International Women and Girls in Science Day: An Interview with Nancy Teng

Tuesday 11 February is International Women and Girls in Science Day, which recognises the critical role women and girls play in the sciences.

To commemorate the day, Big C spoke with Nancy Teng, a current PhD student at the Quadram Institute whose studentship has been funded by Big C.

Since 2019, Nancy has been a researcher in the lab of Dr Lindsay Hall studying gut microbiota and breast cancer.

We asked Nancy about her research, her future plans and what advice she would give to someone interested in pursuing a career in the sciences.

If science is what you are passionate about or what you love to do, then you should do it. Don’t let yourself, or anyone else, hold you back from it.

In 2019, Big C awarded a grant to Dr Hall’s lab at the Quadram Institute to support the addition of a PhD student to assist with their work studying gut bacteria and their effect on certain aspects of human health.

Nancy Teng was the recipient of this funding and through her studentship, Nancy examines how particular gut bacteria can influence the efficacy of treatments for people affected by breast cancer.

She said: “This project really took my interest because of the different disciplines of science and different types of researchers involved in it. It really has its fingers in many science-flavoured pies i.e. cancer biology, immunology, microbiology. Alongside this, I get to work with the local hospital, patients and other scientists which is really different from your standard lab-project.”

Prior to her PhD, Nancy earned a BSc in Biomedicine at the University of East Anglia (UEA) and a MSc in Immunology of Infectious Diseases at the London School of Hygiene and Tropical Medicine.

Regarding her previous degrees, she said: “For me, biomedicine is the science which asks the questions why do diseases happen and how can treatments work against them? Immunology is interesting to me because it’s the first line of defence against disease but there is a very fine balance between doing just enough and doing too much in terms of treatments and this degree studied that.”

Nancy’s family comes from a healthcare background and when she was younger Nancy wanted to be a doctor.

However, Nancy changed her mind about pursuing a medical degree while writing her university applications. She realised she was more interested in the science behind medicine. By talking to others about this interest, Nancy learned about the field of biomedicine and knew that this was the area of science she wanted to delve into.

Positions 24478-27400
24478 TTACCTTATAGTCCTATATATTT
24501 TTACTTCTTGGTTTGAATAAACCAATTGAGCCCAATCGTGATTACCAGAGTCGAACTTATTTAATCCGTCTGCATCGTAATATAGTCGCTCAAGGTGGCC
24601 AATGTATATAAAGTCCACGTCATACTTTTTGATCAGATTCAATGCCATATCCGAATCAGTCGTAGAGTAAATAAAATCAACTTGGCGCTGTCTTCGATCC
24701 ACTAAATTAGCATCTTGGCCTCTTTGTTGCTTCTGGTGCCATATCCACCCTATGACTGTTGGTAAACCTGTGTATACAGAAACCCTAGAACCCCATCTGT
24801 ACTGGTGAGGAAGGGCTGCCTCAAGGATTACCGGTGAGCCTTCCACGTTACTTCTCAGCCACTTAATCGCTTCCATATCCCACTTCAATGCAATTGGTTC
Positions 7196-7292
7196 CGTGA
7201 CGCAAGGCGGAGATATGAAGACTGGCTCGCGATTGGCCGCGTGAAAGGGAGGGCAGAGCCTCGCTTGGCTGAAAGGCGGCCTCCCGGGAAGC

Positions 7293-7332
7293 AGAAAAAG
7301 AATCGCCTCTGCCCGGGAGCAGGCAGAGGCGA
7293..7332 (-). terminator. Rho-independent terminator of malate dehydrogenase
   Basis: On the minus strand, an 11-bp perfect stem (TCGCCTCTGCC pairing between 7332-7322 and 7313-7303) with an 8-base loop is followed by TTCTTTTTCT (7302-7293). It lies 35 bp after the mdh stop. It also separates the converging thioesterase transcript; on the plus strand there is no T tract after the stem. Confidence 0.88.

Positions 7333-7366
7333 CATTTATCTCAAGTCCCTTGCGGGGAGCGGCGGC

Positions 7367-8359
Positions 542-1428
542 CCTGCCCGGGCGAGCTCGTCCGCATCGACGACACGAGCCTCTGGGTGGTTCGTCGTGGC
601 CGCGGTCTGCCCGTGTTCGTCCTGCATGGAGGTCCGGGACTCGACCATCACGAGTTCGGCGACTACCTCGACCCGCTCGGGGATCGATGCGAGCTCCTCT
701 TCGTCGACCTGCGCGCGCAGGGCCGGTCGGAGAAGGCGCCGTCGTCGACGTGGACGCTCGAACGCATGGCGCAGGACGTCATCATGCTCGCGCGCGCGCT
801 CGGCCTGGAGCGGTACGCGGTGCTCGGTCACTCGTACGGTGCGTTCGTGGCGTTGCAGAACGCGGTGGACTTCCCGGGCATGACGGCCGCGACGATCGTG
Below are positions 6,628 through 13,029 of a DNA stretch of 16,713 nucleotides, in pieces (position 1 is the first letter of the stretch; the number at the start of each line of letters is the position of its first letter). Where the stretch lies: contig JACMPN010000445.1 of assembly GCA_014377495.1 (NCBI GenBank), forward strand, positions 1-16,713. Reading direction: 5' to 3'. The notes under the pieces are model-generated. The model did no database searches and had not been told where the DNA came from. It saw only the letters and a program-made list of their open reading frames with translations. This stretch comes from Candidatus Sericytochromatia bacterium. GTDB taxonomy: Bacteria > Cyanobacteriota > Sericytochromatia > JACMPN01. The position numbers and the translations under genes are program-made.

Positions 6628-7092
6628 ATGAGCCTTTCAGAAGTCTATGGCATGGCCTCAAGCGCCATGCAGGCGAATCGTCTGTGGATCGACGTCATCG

When asking Nancy what medical professionals or scientists inspire her, she had two people in mind.

The first was her mother. She said: “My mum was a doctor by trade but put her career on hold to raise me and my sister. Once she decided that my sister and I could cook without burning the house down, she started her career again.

“Unfortunately, she wasn’t able to practice medicine again. Instead, she studied for a master’s degree in a field related yet profoundly different from what she had previously done. She worked really hard for the career she has now, and all while still being a really great mum.”

The second person Nancy chose was her PhD adviser Dr Hall.

She said: “When I was studying my master’s degree, someone mentioned Dr Hall’s name in a lecture about the microbiome. I looked her up and was so impressed by her academic career.

“When I got the studentship, I was a bit worried. But since being here, Dr Hall has been nothing but supportive in my PhD project. Despite being a well-known scientist who may not always be at the Quadram Institute, she always makes the time for her team.”

After she has finished her PhD, Nancy is unsure of what she wants to do, but knows she wants to use the skills she has gained to continue a career in research.

She said: “At the end of my PhD, I hope I’ve become a more well-rounded scientist and use the skills and knowledge which I have gained in my next role. Even if I can’t go directly into research, I would be happy working with patients and the wider community, too.”

In regard to advice for younger person who may be interested in pursuing a career in medicine or a science discipline, Nancy said: “You should do what you want if it makes you happy. If science is what you are passionate about or what you love to do, then you should do it. Don’t let yourself, or anyone else, hold you back from it.

“I always knew I wanted to go into science, but I was told that being a woman in science would be difficult. Despite this, I knew what I wanted to do and persevered.”

To find out more about the research happening in Dr Hall’s lab, visit the Quadram Institute’s website.